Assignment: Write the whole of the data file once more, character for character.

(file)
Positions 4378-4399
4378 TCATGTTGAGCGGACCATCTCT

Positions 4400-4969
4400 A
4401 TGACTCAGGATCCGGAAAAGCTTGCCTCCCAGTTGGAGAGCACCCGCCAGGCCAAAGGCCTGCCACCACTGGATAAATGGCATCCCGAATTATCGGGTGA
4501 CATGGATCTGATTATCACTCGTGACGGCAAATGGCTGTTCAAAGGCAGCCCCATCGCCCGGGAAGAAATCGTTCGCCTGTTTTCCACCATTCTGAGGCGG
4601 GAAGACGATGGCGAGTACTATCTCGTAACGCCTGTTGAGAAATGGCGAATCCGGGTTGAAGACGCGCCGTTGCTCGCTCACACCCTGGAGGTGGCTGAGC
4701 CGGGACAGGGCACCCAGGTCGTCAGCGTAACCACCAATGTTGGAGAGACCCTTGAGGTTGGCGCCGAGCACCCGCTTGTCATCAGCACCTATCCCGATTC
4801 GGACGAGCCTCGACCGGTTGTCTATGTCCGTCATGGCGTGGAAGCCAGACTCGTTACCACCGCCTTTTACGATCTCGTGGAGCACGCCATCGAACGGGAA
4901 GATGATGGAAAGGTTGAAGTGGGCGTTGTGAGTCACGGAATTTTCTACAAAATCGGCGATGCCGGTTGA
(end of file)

Positions 4378-4399
4378 TCATGTTGAGCGGACCATCTCT

Positions 4400-4969
4400 A
4401 TGACTCAGGATCCGGAAAAGCTTGCCTCCCAGTTGGAGAGCACCCGCCAGGCCAAAGGCCTGCCACCACTGGATAAATGGCATCCCGAATTATCGGGTGA
4501 CATGGATCTGATTATCACTCGTGACGGCAAATGGCTGTTCAAAGGCAGCCCCATCGCCCGGGAAGAAATCGTTCGCCTGTTTTCCACCATTCTGAGGCGG
4601 GAAGACGATGGCGAGTACTATCTCGTAACGCCTGTTGAGAAATGGCGAATCCGGGTTGAAGACGCGCCGTTGCTCGCTCACACCCTGGAGGTGGCTGAGC
4701 CGGGACAGGGCACCCAGGTCGTCAGCGTAACCACCAATGTTGGAGAGACCCTTGAGGTTGGCGCCGAGCACCCGCTTGTCATCAGCACCTATCCCGATTC
4801 GGACGAGCCTCGACCGGTTGTCTATGTCCGTCATGGCGTGGAAGCCAGACTCGTTACCACCGCCTTTTACGATCTCGTGGAGCACGCCATCGAACGGGAA
4901 GATGATGGAAAGGTTGAAGTGGGCGTTGTGAGTCACGGAATTTTCTACAAAATCGGCGATGCCGGTTGA